The dark side of value co-creation: value destruction


The phenomenon of consumer value co-creation is currently one of the newest holy grails for firms. Entire books, classes and a lot of literature pay attention to it and many of the ‘new business promises’ employ this particular mechanism (Walker Smith, 2016). Examples are well-known business models such as Uber, Tinder, Airbnb etc. The focus of this phenomenon first rested on co-creation of the actual goods or services, but has recently shifted towards co-creation of value, experience or relationships (Vargo & Lush, 2004). As a result, marketing has switched towards the service-dominant logic, where the importance of service provisions are fundamental to economic exchanges (Vargo & Lush, 2004). The good or service itself is no longer the main value to consumers, but the perceived experiences enabled by this good or service is (Woodruff & Flint, 2006). This gives firms more opportunities to get close to their customers and earn their loyalty. Thus, at first instance value co-creation sounds like a clear road to success…

But what if consumer interaction between service systems do not only co-create value, but can also lead to value co-destruction?

This is exactly what Plé and Cáceres (2010) argue. Value co-destruction is the internal process between service systems resulting in a decline in value of at least one of them. Service systems in this context can be both an individual or organization, so the interaction of the one with the other should lead to one of the parties being worse off than before the interaction took place. This interaction can happen directly or indirectly through the integration and application of resources: either person-to-person or through appliances such as goods. So when does this value co-destruction occur?

The biggest factor leading to value co-destruction is a quite obvious one: the misuse of resources. This happens when the available resources are used inappropriately or unexpectedly in an interaction. Service system 1 can misuse its own or service system 2 his resources and vice versa. This misuse can happen accidentally or intentionally, where intentional misuse is usually employed to create value for the misuser and destroy value for the other party. Trust, perceptions and expectations are therefore very important when the two parties interact with each other.

As said in the beginning of this post, when we think of value co-creation we immediately think of the positive effects it is associated with. Increased customer involvement, satisfaction, loyalty and commitment have indeed been proven to result from customer co-creation (O’hern & Rindfleisch, 2010; Grisseman & Stokburger-Sauer, 2012). However, very few researchers have looked into the possible downsides of value co-creation. The risk of losing customers this way is highly likely, as 40% of customers who had a bad experience will discontinue doing business at the offending firm. (Dougherty & Murthy, 2009). To prevent nearly half of consumers from churning after a bad experience, it is therefore crucial that both parties communicate their expectations extensively toward another so value can be co-created instead of destructed.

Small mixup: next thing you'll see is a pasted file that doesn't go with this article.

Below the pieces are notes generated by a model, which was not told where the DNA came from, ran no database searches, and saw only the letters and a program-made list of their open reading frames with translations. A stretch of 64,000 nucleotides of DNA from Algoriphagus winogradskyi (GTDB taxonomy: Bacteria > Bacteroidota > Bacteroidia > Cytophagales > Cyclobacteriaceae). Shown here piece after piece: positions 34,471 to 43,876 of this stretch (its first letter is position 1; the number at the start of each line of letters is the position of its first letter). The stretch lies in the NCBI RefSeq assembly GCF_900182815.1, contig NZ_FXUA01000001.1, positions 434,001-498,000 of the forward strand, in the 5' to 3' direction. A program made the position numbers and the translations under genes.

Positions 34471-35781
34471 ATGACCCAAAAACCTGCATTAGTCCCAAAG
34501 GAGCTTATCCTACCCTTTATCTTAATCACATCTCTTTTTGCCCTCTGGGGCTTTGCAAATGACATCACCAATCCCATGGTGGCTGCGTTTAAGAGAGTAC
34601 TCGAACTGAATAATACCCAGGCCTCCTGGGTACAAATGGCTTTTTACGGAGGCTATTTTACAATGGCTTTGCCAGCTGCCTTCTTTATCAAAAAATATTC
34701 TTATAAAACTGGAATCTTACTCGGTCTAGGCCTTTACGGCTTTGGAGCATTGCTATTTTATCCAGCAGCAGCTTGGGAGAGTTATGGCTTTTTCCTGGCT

Airbnb and Uber are great examples of value co-creation platforms using multiple measures to ensure service quality to its customers. Both firms make use of a 360 degree review system where both service systems are rated and reviewed and Uber drivers even get ‘fired’ if their reviews are not above a certain standard. In addition, Airbnb makes extensive use of pictures of its listings and e-mail contact between homeowner and guest straighten out customer expectations. By offering both parties the possibility to communicate expectations, value co-destructions should be prevented and the interaction should lead to the fruitful results we hear about continuously.


Plé, L. and Cáceres, R.C. (2010) Not always co-creation: introducing interactional co-destruction, Journal of Services Marketing, Vol. 24 No. 6 pp. 430-437

– Dougherty, D. and Murthy, A. (2009) What service customers really want”, Harvard Business Review, Vol. 87 No. 9 p. 22-23
– Grissemann, U.S.and Stokburger-Sauer, N.E. (2012) Customer co-creation of travel services: the role of company support and customer satisfaction with the co-creation performance, Tourism Management, Vol. 33 No. 6 pp. 1483-1492
– O’hern, M. and Rindfleisch, A. (2010) Customer co-creation, Review of Marketing Research, No. 6 pp. 84-106
– Vargo, S.L. and Lusch, R.F. (2004) Evolving to a new service dominant logic for marketing, Journal of Marketing, Vol. 68 pp. 1.
– Walker Smith, J. (2016) The Uber-all economy of the future, The Independent Review, Vol. 20 No. 3 pp. 383-390
– Woodruff, R.B.and Flint, D.J. (2006) Marketing’s service-dominant logic and customer value, The service-dominant logic of marketing: Dialog, debate, and directions, pp. 183-195

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